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André-Gustave Citroën (5 February 1878 – 3 July 1935) was a French industrialist. He is remembered chiefly for the make of car named after him, but also for his application of double helical gears.
1900 André Citroën went to visit family in Poland, and while travelling in the country he was introduced to a small company who had developed a process for cutting herringbone gears. The implication seems to be that the Polish firm was machining wooden patterns from which gear castings were produced for use in mills, etc. Citroën decided to buy the licence of the manufacturing process, which was at that time held by Russian interests.
Cutting these gears required precision manufacturing. Back in France, André Citroën turned to American machine tool manufacturers for the most advanced machinery. He went on to develop the machining processes (apparently by high speed milling) to successfully produce high quality double helical steel gears and started in business in Paris making a range of single, double and multiple-cut gears.
By 1907 Andre Citroen and Co in London was selling gears of many types.
1908 Citroën became chairman of the Mors motor carriage company
1913 Citroen took over the Mors automobile company and increased output tenfold.
1913 André Citroën founded the Société des Engrenages Citroën in Paris. The chevron shape of the teeth on these gears was the basis of the double chevron logo of the Citroen company.
1914 With the outbreak of war, Citroën offered to increase output of shells; his factories produced more than 50 000 shells per day.
He introduced hitherto unknown (in Europe) mass production techniques borrowed from Henry Ford and within a year was manufacturing 100 cars per day.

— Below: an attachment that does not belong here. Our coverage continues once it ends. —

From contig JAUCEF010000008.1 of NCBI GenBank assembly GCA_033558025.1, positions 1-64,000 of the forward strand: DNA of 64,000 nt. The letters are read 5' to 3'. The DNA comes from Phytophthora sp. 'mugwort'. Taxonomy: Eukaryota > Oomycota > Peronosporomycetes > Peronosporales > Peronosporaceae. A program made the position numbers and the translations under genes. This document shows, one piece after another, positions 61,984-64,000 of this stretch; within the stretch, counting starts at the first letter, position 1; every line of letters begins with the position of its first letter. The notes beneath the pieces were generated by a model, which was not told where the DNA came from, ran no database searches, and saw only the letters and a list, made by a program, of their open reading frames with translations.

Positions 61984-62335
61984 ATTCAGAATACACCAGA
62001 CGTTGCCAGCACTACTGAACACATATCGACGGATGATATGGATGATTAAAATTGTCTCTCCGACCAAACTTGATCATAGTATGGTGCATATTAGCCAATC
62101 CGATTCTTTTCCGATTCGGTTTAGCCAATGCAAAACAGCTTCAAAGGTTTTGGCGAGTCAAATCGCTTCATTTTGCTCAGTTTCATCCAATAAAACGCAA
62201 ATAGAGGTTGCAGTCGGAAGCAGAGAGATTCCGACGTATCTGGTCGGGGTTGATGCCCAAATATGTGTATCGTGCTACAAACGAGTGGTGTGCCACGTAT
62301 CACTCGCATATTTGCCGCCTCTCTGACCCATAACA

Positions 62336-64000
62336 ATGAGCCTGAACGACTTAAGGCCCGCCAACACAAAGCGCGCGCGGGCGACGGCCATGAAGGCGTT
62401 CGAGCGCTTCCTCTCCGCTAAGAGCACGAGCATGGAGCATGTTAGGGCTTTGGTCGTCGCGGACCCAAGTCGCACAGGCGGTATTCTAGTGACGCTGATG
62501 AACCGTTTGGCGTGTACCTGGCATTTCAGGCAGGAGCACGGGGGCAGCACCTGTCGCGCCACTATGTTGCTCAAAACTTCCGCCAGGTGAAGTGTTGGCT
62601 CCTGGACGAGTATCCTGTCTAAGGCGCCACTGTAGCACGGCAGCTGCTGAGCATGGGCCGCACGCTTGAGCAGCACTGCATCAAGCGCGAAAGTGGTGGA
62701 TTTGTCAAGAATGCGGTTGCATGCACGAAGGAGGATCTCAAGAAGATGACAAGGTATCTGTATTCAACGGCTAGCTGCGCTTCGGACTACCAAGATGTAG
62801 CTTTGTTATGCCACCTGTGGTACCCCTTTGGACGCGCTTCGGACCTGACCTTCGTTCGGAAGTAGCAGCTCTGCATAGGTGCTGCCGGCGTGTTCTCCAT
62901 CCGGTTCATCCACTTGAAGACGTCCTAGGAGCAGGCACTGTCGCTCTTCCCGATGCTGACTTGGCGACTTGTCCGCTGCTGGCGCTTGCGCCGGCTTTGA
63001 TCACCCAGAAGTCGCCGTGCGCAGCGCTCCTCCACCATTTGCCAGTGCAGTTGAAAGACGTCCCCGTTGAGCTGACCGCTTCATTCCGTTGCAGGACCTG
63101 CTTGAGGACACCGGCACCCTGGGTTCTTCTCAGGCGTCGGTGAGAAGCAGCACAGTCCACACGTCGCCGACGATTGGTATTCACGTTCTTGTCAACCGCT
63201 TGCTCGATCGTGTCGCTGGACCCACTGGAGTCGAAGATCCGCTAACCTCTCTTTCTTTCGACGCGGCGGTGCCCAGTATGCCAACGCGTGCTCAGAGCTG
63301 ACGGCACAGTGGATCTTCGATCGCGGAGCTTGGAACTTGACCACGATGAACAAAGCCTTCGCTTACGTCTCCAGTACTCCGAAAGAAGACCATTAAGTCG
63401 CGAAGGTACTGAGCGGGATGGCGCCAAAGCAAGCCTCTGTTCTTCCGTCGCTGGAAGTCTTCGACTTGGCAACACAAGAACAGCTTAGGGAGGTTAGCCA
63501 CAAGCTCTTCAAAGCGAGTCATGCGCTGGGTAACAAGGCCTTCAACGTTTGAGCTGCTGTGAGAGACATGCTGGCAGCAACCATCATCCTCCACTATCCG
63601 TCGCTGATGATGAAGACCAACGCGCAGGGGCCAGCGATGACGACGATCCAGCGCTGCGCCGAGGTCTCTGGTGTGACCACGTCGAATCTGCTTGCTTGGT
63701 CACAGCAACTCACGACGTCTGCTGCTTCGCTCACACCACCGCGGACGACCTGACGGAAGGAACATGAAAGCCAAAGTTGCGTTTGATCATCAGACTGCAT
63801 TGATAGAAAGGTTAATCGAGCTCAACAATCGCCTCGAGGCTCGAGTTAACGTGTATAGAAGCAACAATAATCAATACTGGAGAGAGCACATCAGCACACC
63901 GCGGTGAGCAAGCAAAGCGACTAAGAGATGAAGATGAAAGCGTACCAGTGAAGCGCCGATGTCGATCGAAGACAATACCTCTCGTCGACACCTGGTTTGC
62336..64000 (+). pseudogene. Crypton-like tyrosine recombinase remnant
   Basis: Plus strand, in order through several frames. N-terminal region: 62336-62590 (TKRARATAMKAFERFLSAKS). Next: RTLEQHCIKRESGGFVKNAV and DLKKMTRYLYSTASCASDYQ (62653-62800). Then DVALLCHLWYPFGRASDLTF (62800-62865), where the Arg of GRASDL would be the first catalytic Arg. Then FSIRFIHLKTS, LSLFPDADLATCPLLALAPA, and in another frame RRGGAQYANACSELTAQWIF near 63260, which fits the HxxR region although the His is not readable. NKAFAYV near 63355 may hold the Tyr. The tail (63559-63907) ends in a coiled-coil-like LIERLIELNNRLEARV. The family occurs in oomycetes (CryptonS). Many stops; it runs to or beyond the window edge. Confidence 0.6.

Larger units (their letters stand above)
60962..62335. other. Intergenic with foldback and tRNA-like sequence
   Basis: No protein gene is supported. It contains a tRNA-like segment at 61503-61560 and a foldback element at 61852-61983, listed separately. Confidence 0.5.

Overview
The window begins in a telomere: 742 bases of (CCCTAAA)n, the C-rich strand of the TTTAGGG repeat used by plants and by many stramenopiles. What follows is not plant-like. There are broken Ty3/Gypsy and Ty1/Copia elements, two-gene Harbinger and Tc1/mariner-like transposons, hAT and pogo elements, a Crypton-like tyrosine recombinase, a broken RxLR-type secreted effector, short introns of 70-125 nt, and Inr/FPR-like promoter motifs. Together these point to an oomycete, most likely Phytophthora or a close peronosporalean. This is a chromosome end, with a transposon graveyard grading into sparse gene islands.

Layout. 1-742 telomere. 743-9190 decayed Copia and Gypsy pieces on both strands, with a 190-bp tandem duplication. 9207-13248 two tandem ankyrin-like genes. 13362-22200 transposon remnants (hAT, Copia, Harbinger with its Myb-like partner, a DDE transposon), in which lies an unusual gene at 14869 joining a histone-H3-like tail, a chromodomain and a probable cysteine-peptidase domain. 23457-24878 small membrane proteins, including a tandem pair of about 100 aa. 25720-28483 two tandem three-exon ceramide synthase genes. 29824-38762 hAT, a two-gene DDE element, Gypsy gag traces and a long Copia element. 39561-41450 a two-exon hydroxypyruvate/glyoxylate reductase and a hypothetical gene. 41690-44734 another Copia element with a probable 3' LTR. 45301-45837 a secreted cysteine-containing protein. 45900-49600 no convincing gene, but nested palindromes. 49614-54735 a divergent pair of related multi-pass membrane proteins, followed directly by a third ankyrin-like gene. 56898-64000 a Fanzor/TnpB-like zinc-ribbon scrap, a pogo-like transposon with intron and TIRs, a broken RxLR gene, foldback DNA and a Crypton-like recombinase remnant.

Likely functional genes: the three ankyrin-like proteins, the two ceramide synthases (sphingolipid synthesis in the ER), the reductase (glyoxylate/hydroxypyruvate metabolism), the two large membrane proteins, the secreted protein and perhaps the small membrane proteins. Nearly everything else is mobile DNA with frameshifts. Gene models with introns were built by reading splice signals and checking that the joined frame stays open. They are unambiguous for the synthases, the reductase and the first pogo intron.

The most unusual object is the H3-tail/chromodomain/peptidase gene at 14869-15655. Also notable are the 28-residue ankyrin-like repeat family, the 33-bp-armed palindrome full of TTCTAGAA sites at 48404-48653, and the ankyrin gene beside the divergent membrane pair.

1920s Also made crawler tractor and produced the half-track Citroen-Kegresse. Also made the Somua rotary cultivator and the Amoit mechanised plough
1934 After completely rebuilding the factory, the company was in financial trouble and Citroën's biggest creditor, Michelin, at the request of the French government, acquired control. André Citroën was removed from the post of Chairman and was replaced by Pierre Michelin who was in turn was replaced by Pierre Boulanger in 1938.
Monsieur Andre Citroen, who died in Paris last week at the age of fifty-seven, was one of the outstanding industrial personalities of the post -war period. A Parisian by birth, he obtained his promotion at the Ecole Polytechnique in 1900, and after a year's military service he started the manufacture of helical gears in a small shop with a few workmen, which eventually developed into the important affair of Citroen Gears on the Quai de Javel, near where the great motor car factory was to be established. Early in the war Monsieur Citroen offered to lay down a works for the production of shells. This offer the Government accepted, and in two months he erected machine shops and was satisfactorily fulfilling the terms of his guarantee. At the same time, his organizing ability was utilised by the Government in various ways, notably in doubling the production of munitions at the Bourges Arsenal. After the Armistice Monsieur Citroen equipped his munition factory on the Quai de Javel for the manufacture of motor cars on a plan which was destined to change the outlook for the French automobile industry. He introduced mass production and borrowed from the United States ideas of labour-saving methods that enabled him to widen the market for cheaper cars. He built two factories outside Paris, and then reconstructed the Quai de Javel works and planned for a continually increasing production. He installed works in England, Germany, and other countries, and spent money lavishly on palatial showrooms at home and abroad, as well as upon ingenious publicity methods, such as illuminations in Paris and the use of the Eiffel Tower for luminous advertisements. His caravans across North Africa and through Asia had a geographical interest that associated the name of Citroen with scientific advancement. All this enterprise involved charges on the company that could only be justified by a continuous increase in the sale of cars the world over. When the slump came Monsieur Citroen would not admit that there could be a limit to the sale of cars. A withdrawal of credit brought disaster on the company, and pending its reconstruction the works were temporarily closed. Monsieur Citroen pursued aims beyond the limits of commercial prudence, and if he gave world-wide publicity to the French automobile industry, his failure has had a salutary effect in suppressing the competitive production of new models of cars.